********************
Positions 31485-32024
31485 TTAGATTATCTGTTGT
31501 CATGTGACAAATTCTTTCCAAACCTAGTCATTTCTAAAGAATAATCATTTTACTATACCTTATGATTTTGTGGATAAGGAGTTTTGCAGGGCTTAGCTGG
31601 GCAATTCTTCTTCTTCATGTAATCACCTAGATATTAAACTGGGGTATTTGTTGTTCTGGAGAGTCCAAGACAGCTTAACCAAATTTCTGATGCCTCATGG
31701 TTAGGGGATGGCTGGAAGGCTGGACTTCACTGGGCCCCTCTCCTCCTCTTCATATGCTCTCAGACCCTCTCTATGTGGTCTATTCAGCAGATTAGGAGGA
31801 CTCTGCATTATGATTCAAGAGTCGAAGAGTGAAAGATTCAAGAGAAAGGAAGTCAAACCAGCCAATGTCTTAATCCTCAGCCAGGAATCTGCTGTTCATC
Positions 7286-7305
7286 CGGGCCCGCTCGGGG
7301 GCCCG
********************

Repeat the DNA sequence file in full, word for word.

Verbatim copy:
Positions 31485-32024
31485 TTAGATTATCTGTTGT
31501 CATGTGACAAATTCTTTCCAAACCTAGTCATTTCTAAAGAATAATCATTTTACTATACCTTATGATTTTGTGGATAAGGAGTTTTGCAGGGCTTAGCTGG
31601 GCAATTCTTCTTCTTCATGTAATCACCTAGATATTAAACTGGGGTATTTGTTGTTCTGGAGAGTCCAAGACAGCTTAACCAAATTTCTGATGCCTCATGG
31701 TTAGGGGATGGCTGGAAGGCTGGACTTCACTGGGCCCCTCTCCTCCTCTTCATATGCTCTCAGACCCTCTCTATGTGGTCTATTCAGCAGATTAGGAGGA
31801 CTCTGCATTATGATTCAAGAGTCGAAGAGTGAAAGATTCAAGAGAAAGGAAGTCAAACCAGCCAATGTCTTAATCCTCAGCCAGGAATCTGCTGTTCATC
Positions 7286-7305
7286 CGGGCCCGCTCGGGG
7301 GCCCG